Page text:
Pleas. At North Fryeburg there is a Universalist church; and in other parts
are a Congregational, a Methodist, and a New Jerusalem church. It has
sixteen school-houses, valued at $6,000. The valuation of estates in 1870
was $670,383. In 1880 it was $796,322. The population in 1870 was 1,507. In
1880 it was 1,633.
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From the Maine State Gazetteer By
Geo Varney Published B.B Russell
John Stuart Barrows, Fryeburg
Maine 1938; Pequawket Press
The First Settlers
The first white people to pass a winter in Pequawket were John Stevens,
Nathaniel Merrill and Limbo, a Negro slave, who in the winter of 1762 pastured
cattle on the great meadows, feeding them on the hay which they cut and stacked
the summer before. At the beginning of winter they drove 105 cattle and 11
horses from Gorham to Pequawket, and camped with them on the high land and fed
them all winter. Much hay was cut on the meadows near where Capt. Brown built
his house, in what was first to be Brownfield, now East Conway.
These men lived on hasty-pudding (a
pudding made of corn moistened with water and boiled, or of milk and flour
boiled), cream and maple sugar. Having
many cows they had milk in profusion, enough so that they said of it, "it ran
down hill." Merrill is said to have made his breakfast on two quarts of milk,
thickened with fifteen partridge eggs.
The first settlers began to come in 1763, more followed in 1764. They came on
horses and in ox-carts and afoot, driving their stock before them. They forded
the small streams, and the larger ones they crossed in ferry-boats and on rafts.
Colonel David Page and Timothy Walker built a ferry-boat at the crossing of the
Great Ossipee, near where is now the bridge between Cornish and Hiram. This was
the line of travel from Phillipstown (Sanford) to Francesborough (Cornish),
across the Ossipee to the falls in Hiram, then through what is now Brownfield,
In 1763 came Nathaniel Smith and his wife (Betty Fitzgerald), who settled in
what is now East Conway. He was a mill-wright, and built the mill on the outlet
of Walker's Pond, in what was called, "Sodom". Late that fall came Samuel
Osgood, Jedediah Spring, David Evans, Nathaniel Merrill, John Evans, Moses Ames,
most of them with families. Their route was by Berwick and York, then to the
crossing of the Ossipee, where they camped, November 20, when they had to use
snow-shoes and hand-sleds. They crossed the river in turn, using "a tall horse."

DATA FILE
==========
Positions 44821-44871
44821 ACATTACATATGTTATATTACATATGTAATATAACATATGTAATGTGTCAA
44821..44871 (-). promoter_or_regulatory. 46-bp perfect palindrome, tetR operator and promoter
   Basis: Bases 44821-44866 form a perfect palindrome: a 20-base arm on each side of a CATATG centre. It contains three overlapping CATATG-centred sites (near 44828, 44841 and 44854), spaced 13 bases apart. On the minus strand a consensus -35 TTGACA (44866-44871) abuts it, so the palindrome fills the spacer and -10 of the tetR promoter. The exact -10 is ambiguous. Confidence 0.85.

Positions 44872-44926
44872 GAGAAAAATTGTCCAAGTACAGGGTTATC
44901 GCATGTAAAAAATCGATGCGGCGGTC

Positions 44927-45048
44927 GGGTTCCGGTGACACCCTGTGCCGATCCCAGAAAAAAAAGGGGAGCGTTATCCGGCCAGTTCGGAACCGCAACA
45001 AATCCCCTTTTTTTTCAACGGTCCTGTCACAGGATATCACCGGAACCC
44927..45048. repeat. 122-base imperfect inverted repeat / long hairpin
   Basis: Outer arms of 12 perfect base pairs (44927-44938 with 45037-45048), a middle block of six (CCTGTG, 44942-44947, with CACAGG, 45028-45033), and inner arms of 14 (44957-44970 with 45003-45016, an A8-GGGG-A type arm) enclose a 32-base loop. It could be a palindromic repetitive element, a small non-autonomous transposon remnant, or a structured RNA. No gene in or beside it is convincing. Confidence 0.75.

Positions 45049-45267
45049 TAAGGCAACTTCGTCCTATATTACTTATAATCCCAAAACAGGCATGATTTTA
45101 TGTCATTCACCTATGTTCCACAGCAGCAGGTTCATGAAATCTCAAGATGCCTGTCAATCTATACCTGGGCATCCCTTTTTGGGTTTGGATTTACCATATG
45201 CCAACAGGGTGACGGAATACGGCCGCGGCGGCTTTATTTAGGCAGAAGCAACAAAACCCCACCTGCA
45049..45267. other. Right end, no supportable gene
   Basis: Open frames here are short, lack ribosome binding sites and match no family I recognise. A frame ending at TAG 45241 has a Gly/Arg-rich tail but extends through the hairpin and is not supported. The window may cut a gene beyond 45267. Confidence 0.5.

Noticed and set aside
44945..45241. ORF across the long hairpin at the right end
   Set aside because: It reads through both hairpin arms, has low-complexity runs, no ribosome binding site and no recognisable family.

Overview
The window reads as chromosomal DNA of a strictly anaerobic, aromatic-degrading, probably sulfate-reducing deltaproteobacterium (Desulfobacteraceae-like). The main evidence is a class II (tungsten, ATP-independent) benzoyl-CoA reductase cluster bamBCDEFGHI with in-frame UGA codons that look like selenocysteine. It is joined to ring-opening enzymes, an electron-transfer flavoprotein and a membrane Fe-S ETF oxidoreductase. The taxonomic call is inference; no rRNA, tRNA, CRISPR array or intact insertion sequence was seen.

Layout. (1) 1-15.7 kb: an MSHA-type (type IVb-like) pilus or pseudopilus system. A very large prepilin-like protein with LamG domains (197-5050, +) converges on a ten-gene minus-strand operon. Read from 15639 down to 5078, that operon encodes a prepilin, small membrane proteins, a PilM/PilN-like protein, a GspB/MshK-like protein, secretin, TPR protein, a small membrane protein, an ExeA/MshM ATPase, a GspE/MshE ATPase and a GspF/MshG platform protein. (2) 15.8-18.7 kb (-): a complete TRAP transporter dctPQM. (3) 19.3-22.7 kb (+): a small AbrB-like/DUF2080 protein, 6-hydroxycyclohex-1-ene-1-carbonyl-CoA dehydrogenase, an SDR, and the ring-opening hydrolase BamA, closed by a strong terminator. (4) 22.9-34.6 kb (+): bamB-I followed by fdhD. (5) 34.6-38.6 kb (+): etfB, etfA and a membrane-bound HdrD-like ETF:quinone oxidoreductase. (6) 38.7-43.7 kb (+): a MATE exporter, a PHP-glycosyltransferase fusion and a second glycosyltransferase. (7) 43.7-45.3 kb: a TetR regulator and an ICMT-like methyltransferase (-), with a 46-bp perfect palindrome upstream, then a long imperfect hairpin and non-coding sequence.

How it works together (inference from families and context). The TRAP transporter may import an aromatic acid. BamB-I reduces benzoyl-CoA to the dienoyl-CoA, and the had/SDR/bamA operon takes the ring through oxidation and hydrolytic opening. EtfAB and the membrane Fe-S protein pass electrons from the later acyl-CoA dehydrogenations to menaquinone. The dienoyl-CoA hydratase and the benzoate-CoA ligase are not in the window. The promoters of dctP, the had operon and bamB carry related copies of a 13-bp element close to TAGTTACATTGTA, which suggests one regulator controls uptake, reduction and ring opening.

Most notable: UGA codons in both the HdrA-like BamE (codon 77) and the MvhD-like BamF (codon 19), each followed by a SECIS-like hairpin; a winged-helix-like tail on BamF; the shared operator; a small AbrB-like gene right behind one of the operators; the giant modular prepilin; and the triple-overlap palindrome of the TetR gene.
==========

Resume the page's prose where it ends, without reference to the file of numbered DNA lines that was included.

The women rode astride, or as Mrs. Evans said, "We rode the strongest way."
James McMillan came at the same time, and helped the party. By that time a foot
of snow had fallen, but they pushed on the other seventeen miles, and when they
reached Pequawket the snow was two feet deep. There was one log house, which
they occupied until they could build houses for the families. They suffered, but
endured the privations of that winter and until they could start their first
Probably the conditions of daily
life of the settlers of Pequawket were no different from those of any of the
pioneers of this country. The privations were greater when they came to the
settlement than later, and the living was in proportion to the supplies they
brought with them. As travel conditions were so poor, transportation resolved
itself into carrying into the wilderness the absolute necessities for the
immediate needs. The gun and the axe were the principal requirements of the man,
while the housewife had to get along with a kettle and a frying-pan, until they
had a house over their heads and a place to keep the articles they could bring
from their former homes. All their provisions other than what forests and
streams provided were brought from Phillipstown, Me., or Concord, N. H. The
trails were poor, marked only by spotted trees. The means of transportation
other than “shanks mare” [i.e. walking] were horses, which could carry on their
backs but a limited quantity of supplies of any kind. In the winter men went
from Pequawket to Concord, 70 miles, on snow-shoes, and dragged hand-sleds, on
which they brought back sometimes 400 pounds of supplies, more or less.
Indian meal porridge was the chief staple food. This was made more appetizing